Why recovery has to always come first

Author and Medical Reviewer
Dr. Jose Toledo


Sometimes you hear people in recovery speak about how it is necessary to be selfish for them to get and stay well. However, this is an easily understandable confusion about recovery.

It is because recovery does have to come first. That means not putting anything before it, with the exception of such as an important medical appointment or something to do with caring for children.

It’s always worth remembering that recovery can be a life and death matter. Death rates from such as alcoholism, drug addiction and suicide following depression have all been increasing for a few decades now.

What comes before recovery will be lost anyway

So recovery has to come above work, family time, socializing and any hobbies. There’s an often used phrase in recovery circles that whatever you put above your recovery you will lose in time anyway.

So that means if, for instance, someone continues with an addiction or struggling with anxiety, stress or depression these all most often get progressively worse. Then they may lose or not be able to do their work,  and the same for socializing and hobbies.

Many people who are suffering from a mental health issue also find that they end up isolating, away from their family. Or their partner finally has enough and tells them to leave or move out themselves, taking the children with them.

Sometimes grown-up children reach their breaking point. Any contact whatsoever can be cut off, and this can last for years and even a lifetime.

Recovery works if you work it

It is then essential that recovery is at the top of the priority list. Many people have discovered that if they think and act with this in mind that all the other problems they had – from financial and work to relationships and physical health – will get sorted out too.

This might not be overnight, but it will happen if someone is disciplined with their recovery. For a great many people, while it’s not instant, it is a fact that everything falls into place much more swiftly than they ever could have imagined.

But time spent at a recovery center, therapy sessions and Twelve Steps meetings must not be missed. If therapy written work or anything practical that will help is suggested, it needs to be done.

Self-centeredness is the root of our troubles

So this is where the understandable confusion arises. People learn that recovery has to come above all. It has to if it is to work.

Some people understandably mistake this for meaning they have to be selfish about it. But it is important to know that successful recovery is anything but being selfish.

There is a passage in the Alcoholics Anonymous “Big Book” that says: “Selfishness – self-centeredness! That, we think, is the root of our troubles… Above everything, we alcoholics must be rid of this selfishness. We must, or it kills us!”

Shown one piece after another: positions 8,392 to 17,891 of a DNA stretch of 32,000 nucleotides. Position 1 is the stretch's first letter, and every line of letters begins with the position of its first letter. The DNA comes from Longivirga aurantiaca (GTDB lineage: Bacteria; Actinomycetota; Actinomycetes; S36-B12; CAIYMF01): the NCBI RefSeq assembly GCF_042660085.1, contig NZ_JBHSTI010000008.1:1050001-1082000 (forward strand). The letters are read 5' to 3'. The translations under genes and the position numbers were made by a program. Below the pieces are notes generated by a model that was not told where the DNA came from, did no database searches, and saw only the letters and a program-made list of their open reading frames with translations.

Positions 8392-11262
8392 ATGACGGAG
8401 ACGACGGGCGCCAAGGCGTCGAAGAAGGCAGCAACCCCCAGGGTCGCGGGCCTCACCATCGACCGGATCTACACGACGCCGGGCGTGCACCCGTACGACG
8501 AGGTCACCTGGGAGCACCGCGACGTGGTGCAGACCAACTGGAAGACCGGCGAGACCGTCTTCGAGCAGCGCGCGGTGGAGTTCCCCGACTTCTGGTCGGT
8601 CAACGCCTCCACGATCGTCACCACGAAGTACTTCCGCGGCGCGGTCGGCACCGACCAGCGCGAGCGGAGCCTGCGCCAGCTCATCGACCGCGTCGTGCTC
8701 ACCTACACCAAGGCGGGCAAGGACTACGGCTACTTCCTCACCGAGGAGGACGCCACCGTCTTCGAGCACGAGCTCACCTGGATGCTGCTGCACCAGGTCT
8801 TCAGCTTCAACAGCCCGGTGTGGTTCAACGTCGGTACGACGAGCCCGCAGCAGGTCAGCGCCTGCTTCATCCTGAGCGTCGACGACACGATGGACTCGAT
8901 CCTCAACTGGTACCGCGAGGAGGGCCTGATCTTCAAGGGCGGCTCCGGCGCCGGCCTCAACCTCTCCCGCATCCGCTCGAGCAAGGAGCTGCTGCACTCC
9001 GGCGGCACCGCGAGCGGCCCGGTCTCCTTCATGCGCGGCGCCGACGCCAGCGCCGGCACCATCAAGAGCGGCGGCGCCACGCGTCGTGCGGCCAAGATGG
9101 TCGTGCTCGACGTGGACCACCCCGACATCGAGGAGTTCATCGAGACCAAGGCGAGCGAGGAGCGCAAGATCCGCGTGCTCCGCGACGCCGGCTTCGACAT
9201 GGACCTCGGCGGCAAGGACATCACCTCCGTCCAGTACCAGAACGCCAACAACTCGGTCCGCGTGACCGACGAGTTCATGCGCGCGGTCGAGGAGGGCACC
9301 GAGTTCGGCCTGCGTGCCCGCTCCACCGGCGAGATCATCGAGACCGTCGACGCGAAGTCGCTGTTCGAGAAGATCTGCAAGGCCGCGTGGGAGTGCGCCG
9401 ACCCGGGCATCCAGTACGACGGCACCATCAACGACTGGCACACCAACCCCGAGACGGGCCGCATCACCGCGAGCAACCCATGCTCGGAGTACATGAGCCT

It is talking about alcoholism. But it can be applied to any addiction, including a behavioral addiction.

As well, it can be taken into account around some mental health conditions where people are so consumed with their disorder that it’s all they think about. They are powerless over it.


For instance, while they do not mean to, it is that their depression, stress or anxiety stops them living as fully as they used to or can. It so often stops people who are suffering like this from fulfilling their role as a parent, friend, colleague or member of their community.

Their necessity to survive and cope with it can mean they become increasingly inward looking. Sometimes the world around them feels far and distant – and there is an increasing feeling of being disconnected from other people.

Recovery benefits everybody

For people in recovery it is a great incentive for them to realize that not only are they doing it for themselves of course – but also for everyone around them. This is what they will experience as they get well and then grow in their recovery.

People who give 100 percent to their recovery will see their work prosper, enjoyable socializing come back into their life, hobbies and pastimes that became neglected or impossible start to flourish again.


Perhaps most importantly of all, family life improves. Partnerships grow closer once again and estranged children will often return – and those relationships can blossom to a much better place than where they were left.

Our expert team at Tikvah Lake has many years of experience in treating all emotional and mental health issues. We offer several successful proven treatments that are all completely personalized for everyone who stays with us at our family-run recovery center.

We’re lucky to be in the most beautiful natural setting to enhance wellbeing. With a stunning tranquil lake lapping up to our gardens, our luxury mansion is made with your relaxation and recovery uppermost in mind.

Contact us today to hear how we can help you or someone you love.

David Hurst - Tikvah Lake Recovery

About David Hurst

David Hurst has four books published on mental health recovery, including 12 Steps To 1 Hero, The Anxiety Conversation and Words To Change Your Life. He has written for national newspapers and magazines around the world for 30 years including The Guardian, Psychologies, GQ, Esquire, Marie Claire and The Times. He has been in successful continual recovery since January 2002.

Reader Interactions

Leave a comment